Embracing gender diversity in entrepreneurship across the Middle East
SOURCE: Entrepreneur Middle East
When the Bahraini startup Docwhere was named the global popular winner in the prestigious international Pitch@Palace entrepreneurial contest in December 2019, it didn’t just highlight how technology is helping find solutions for social issues in the Middle East and elsewhere. It was also a victory for women entrepreneurs in a region commonly, often erroneously, associated with gender inequalities and other stereotypes.
But one in three tech startups in the Arab world are led by women, significantly higher than in Silicon Valley, where female businesses only comprise 17% of the total. Bahrain, in fact, is a global leader on this front, having achieved gender parity in business ownership, with 49% of all commercial registrations in the Kingdom being female-owned, official statistics show.
Many of these are social enterprises aimed at ameliorating larger issues that the region needs to overcome on the path to development. Dr. Nahla Al Sunni’s Docwhere, for example, bridges the health access gap by connecting patients with user-reviewed medical services via a website where they can book appointments, order medication, have live consultations and share their medical reports.
Economic benefits of gender parity
Simply bringing each GCC nation to the best regional standard for women’s workforce participation would add US$180 billion, or 7%, to the economy by 2025, according to McKinsey estimates. Full parity, such as that achieved by Bahrain, would add 32%, or an infusion of $830 billion into the economy.
Yet, the ILO estimates that the unemployment rate among Arab women is more than twice that of men, registering 15.6% in 2018 compared to a male rate of 5.8%. Labor force participation among women stands at 18.4% relative to 77.2% among Arab men. This despite 91.5% of young women in the Middle East being highly educated, according to a report by Global Female Leaders, with between 34-57% of female students majoring in engineering, science or agriculture.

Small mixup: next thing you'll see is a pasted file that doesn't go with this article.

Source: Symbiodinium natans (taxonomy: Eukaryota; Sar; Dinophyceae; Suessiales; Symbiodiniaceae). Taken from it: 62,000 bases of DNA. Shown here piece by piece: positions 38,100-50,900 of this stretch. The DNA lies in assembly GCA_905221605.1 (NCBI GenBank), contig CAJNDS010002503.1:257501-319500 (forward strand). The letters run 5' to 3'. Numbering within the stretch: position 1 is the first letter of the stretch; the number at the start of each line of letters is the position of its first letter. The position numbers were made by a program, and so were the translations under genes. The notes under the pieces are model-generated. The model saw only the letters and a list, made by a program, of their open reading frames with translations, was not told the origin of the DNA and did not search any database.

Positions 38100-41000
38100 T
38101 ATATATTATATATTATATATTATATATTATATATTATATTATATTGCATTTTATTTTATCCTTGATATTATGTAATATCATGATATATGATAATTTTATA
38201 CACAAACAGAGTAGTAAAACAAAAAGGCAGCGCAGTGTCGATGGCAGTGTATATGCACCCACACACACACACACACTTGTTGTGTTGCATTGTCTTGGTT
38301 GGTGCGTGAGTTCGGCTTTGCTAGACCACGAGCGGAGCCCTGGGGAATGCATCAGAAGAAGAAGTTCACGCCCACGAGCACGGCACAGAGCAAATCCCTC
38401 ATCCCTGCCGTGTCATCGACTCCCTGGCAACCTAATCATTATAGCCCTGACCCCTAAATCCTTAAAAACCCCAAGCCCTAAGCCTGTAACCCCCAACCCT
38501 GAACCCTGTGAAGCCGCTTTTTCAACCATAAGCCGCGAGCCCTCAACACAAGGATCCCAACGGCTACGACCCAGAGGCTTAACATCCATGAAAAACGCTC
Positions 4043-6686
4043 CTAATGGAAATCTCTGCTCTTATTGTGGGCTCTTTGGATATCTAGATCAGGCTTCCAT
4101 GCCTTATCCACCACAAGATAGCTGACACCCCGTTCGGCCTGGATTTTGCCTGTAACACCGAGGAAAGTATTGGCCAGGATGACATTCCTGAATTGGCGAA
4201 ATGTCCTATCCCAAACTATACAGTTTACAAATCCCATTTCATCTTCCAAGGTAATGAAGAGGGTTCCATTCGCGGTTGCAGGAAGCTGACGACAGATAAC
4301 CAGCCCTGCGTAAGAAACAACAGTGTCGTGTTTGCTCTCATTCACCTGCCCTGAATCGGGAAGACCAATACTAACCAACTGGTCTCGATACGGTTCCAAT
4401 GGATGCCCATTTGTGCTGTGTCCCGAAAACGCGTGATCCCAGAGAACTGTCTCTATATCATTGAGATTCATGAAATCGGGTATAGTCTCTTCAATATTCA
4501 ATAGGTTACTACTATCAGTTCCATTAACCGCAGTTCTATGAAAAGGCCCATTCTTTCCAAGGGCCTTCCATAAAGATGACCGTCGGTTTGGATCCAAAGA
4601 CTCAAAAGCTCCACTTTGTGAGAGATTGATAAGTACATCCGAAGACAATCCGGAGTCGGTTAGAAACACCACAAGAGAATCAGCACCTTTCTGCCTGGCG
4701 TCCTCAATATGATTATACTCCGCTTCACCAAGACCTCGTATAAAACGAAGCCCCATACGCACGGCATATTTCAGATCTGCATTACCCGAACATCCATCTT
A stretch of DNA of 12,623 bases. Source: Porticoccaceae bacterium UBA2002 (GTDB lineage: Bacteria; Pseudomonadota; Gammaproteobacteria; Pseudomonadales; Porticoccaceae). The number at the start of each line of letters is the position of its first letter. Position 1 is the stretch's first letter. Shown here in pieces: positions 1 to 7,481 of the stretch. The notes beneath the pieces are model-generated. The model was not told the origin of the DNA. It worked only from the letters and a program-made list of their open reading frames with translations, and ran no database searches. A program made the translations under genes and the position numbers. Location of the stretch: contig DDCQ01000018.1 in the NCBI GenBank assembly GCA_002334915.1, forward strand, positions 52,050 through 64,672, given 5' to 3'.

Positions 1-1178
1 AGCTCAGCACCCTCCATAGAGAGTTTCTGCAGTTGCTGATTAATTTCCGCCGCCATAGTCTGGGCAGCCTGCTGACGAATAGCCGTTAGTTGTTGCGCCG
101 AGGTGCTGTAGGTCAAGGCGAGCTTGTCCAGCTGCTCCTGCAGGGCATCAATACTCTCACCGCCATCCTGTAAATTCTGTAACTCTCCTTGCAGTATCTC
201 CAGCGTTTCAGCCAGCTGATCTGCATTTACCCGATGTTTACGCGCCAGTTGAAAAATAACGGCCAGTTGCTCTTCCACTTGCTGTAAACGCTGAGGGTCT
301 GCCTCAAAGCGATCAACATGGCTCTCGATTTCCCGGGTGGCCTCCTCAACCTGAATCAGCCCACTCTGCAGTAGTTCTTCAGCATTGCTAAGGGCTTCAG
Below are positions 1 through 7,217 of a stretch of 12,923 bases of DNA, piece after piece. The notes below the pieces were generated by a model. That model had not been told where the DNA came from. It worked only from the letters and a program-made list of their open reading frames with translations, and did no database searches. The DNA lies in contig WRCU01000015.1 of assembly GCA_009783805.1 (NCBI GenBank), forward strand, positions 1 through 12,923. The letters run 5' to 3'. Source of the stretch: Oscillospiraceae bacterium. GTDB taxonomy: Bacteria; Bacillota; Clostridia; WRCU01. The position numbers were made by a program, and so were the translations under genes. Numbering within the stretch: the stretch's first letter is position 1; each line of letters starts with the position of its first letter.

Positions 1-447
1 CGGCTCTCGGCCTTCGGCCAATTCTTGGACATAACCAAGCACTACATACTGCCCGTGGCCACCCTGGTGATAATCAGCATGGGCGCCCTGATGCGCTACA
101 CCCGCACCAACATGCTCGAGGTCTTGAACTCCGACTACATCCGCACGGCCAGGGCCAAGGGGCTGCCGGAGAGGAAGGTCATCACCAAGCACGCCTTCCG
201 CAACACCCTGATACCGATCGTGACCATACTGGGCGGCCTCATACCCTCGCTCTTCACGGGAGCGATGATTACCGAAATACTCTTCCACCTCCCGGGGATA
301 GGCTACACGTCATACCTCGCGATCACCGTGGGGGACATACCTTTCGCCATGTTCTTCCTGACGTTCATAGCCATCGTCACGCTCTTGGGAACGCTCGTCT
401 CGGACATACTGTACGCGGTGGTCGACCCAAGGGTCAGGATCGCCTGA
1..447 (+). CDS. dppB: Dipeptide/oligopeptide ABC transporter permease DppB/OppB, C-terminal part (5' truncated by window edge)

It appears that empowerment remains the key issue holding women back.
Equitable representation as a strategic imperative
As worldwide awareness of equitable representation of men and women grows, Arab countries have begun to recognize that gender parity is both an economic and strategic imperative. The region’s governments have taken several steps on this front, both to improve the participation of women in the workforce but also to boost female entrepreneurship.
In 2012, the UAE made it compulsory for corporations and government agencies to include women on their boards of directors. In 2017, the country pledged $50 million to the Women Entrepreneurs Finance Initiative fund, and by 2018, had closed 64% of the overall gender gap in the UAE workforce.
In Bahrain, women’s needs have been integrated into national strategies in order to realize the country’s Economic Vision 2030 and, following consultations with the IMF on gender budgeting, into the national budget. Public-private partnerships, such as the $100 million Bahraini Women Development Portfolio Fund, are enabling aspiring entrepreneurs by offering them financial support, training and advice to help launch their own commercial startups. The country’s initiatives have been recognized- in 2019 Bahrain was named one of the top 10 startup ecosystems with the largest share of female founders, according to the 2019 Global Startup Ecosystem Report.
Saudi Arabia, too, has rolled out several reforms since acceding to the Convention on the Elimination of all Forms of Discrimination Against Women in 2000, and as an early step, female employment in the private sector has increased by 130% since 2013.
Recognizing women entrepreneurs’ strengths
As governments are actively working to improve workforce diversity, investors are beginning to recognize women’s leadership strengths. Although only 14% of MENA startup investments go to women-led enterprises, according to a survey by event organiser Arabnet and Dubai SME, regional women are more confident about raising capital for their businesses than their global peers.
As much as 67% of female business owners surveyed in the UAE and Saudi Arabia feel confident when raising funds, ahead of the global average of 60%, a November 2019 report from HSBC Private Banking shows.
Certainly, more remains to be done in terms of creating new opportunities, but investors and government entities are well on the road to gender parity in entrepreneurship across the region. Perhaps now that startups led by Arab women are being recognized internationally, the movement will receive greater support across the economic and social spectrum.
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